Interior ripped on Indian royalties - Judge orders agency to admit its information lacks credibility
(Note: You've got to give this judge credit for his candor and honesty in the face of this apparent Medusa of Endless Excuses! One could almost call his courtroom "critical Babbittat!")
July 12, 2005
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Washington, D.C. - The U.S. Department of Interior was ordered Tuesday -- by a judge who called it a "pathetic outpost" -- to admit it can't provide accurate information about lost royalties owed to American Indians.
In a scathing condemnation of the government's treatment of American Indians, U.S. District Judge Royce Lamberth directed the department to enclose notices in its correspondence saying information provided on trust assets may not be credible.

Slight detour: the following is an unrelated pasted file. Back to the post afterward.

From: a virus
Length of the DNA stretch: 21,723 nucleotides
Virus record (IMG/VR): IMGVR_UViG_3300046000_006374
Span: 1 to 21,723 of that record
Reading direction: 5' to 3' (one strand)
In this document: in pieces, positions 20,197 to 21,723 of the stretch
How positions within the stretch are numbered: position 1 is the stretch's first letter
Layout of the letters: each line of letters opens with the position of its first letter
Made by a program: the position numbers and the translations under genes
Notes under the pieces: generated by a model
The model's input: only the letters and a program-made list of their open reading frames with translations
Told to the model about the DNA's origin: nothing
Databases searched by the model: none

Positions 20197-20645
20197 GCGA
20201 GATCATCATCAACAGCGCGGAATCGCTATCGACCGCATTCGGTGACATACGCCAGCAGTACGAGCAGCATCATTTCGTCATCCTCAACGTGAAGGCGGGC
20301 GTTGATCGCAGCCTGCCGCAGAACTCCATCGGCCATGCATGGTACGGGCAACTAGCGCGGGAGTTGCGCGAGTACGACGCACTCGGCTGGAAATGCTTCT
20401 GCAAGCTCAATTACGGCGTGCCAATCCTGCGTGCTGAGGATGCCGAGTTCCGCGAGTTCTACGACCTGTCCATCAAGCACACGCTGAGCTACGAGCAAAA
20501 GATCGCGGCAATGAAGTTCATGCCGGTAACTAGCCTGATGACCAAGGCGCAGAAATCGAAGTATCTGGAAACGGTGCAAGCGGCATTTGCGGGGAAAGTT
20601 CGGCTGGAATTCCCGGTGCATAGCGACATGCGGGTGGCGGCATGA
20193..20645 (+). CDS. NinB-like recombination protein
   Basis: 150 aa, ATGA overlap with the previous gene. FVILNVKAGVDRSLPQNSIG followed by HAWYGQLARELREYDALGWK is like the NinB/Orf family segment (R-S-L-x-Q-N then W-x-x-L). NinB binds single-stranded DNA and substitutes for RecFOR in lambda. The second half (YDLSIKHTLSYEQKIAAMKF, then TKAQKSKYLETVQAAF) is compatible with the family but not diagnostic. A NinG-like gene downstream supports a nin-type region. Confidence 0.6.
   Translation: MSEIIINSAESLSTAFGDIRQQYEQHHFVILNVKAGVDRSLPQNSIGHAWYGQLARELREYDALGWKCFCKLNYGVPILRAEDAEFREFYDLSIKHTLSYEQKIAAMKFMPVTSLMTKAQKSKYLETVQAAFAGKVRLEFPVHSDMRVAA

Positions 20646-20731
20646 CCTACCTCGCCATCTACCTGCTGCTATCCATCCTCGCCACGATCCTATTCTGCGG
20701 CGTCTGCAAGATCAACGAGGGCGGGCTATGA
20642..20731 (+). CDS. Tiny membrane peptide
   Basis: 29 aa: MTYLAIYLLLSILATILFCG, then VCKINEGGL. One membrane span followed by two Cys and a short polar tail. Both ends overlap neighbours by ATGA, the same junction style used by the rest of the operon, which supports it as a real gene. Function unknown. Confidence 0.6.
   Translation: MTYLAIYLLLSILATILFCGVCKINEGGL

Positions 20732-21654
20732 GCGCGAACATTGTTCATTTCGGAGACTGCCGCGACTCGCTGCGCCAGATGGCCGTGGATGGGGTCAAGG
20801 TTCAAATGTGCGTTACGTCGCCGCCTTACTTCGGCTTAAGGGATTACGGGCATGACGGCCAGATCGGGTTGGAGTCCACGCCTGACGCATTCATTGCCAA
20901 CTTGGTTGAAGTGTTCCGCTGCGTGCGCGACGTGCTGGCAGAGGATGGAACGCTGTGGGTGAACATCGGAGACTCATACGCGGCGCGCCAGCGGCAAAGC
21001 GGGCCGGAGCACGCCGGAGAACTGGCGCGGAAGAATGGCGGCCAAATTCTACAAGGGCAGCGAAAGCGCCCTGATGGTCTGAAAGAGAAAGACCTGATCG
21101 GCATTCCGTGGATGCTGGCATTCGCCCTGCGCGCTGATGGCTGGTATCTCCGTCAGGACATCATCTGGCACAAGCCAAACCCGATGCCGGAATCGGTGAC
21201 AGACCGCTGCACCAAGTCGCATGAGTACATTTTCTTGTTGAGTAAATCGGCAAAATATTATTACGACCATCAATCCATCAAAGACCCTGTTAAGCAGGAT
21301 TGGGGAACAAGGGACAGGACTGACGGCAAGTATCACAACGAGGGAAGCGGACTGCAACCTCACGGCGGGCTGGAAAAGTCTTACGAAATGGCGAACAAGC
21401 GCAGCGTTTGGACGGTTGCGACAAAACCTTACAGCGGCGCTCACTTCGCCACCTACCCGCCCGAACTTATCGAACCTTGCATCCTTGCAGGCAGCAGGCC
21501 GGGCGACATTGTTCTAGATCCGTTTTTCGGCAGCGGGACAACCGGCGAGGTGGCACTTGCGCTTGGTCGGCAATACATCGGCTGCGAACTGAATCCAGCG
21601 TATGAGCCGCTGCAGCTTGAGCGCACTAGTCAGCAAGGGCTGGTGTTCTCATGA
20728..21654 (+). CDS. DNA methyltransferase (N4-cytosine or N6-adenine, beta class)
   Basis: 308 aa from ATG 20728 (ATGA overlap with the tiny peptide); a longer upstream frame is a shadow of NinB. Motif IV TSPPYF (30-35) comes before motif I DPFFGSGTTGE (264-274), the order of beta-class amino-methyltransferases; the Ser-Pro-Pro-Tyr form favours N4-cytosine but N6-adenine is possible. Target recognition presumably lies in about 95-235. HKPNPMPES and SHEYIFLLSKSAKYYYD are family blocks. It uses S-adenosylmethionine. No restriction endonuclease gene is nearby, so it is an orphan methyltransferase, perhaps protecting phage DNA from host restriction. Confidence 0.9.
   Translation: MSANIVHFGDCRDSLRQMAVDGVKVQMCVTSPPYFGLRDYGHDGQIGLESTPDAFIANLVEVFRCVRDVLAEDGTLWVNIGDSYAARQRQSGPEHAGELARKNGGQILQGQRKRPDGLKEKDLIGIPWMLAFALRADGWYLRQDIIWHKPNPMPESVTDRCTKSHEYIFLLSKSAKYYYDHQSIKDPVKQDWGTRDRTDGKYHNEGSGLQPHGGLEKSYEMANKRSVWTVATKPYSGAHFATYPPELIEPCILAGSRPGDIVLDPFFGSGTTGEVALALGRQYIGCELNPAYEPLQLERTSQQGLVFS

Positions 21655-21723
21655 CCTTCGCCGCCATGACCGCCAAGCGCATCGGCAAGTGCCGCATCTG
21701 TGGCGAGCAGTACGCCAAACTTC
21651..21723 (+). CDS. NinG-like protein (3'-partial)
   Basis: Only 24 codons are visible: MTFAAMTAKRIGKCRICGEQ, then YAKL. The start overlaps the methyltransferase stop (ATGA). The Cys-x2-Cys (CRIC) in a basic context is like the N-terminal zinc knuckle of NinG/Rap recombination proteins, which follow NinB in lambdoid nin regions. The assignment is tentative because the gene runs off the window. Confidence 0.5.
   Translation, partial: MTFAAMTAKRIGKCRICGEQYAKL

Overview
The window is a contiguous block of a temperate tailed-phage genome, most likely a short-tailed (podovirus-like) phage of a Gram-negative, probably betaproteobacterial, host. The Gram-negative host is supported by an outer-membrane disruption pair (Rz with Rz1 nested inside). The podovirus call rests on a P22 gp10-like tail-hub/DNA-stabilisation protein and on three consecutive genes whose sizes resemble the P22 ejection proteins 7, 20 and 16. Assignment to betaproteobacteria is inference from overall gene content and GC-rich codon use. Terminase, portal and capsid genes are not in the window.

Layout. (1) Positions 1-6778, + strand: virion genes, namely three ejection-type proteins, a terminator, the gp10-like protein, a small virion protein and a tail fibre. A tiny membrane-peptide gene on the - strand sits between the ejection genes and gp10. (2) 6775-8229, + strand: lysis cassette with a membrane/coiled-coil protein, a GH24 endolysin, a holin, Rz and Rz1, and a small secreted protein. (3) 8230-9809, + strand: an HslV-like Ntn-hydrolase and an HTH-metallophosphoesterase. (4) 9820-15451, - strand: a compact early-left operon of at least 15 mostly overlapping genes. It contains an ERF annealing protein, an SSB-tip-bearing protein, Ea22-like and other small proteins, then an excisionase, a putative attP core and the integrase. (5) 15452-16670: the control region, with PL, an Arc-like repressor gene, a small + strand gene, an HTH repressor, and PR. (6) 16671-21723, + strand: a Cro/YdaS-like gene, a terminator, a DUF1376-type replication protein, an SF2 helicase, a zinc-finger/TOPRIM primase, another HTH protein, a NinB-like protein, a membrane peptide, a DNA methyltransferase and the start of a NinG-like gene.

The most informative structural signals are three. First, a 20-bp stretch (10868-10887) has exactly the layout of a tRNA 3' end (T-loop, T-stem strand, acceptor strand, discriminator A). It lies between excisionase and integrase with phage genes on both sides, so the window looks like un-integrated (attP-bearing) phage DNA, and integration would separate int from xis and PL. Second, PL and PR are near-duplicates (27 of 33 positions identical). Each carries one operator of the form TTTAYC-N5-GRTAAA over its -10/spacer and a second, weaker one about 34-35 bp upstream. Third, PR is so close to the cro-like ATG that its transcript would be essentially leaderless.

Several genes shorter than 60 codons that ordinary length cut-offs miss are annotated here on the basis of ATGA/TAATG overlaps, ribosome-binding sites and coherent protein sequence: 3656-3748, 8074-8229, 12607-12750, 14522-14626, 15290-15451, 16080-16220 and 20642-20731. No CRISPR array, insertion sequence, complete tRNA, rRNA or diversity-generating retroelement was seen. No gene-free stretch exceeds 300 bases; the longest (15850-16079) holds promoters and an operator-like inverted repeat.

Interior Department officials called Lamberth's language "intemperate rhetoric uncommon to jurisprudence but made common in this case."
The notices also are meant to alert people that they may be members of the class-action lawsuit brought by lead plaintiff Eloise Cobell in 1996.
Cobell filed a lawsuit on behalf of 300,000 American Indians.
Under Lamberth's order, the notices must say: "Evidence introduced in the Cobell case shows that any information related to (American Indian trust accounts) ... from the Department of the Interior may be unreliable."
Lamberth has been locked in a nine-year battle with Interior Department leadership -- both Secretary Gale Norton and her Clinton administration predecessor, Bruce Babbitt -- over the department's inability to come up with an accurate accounting of what American Indians are owed.
The judge has held both administrators in contempt of court.
Copyright 2005, The Houston Chronicle.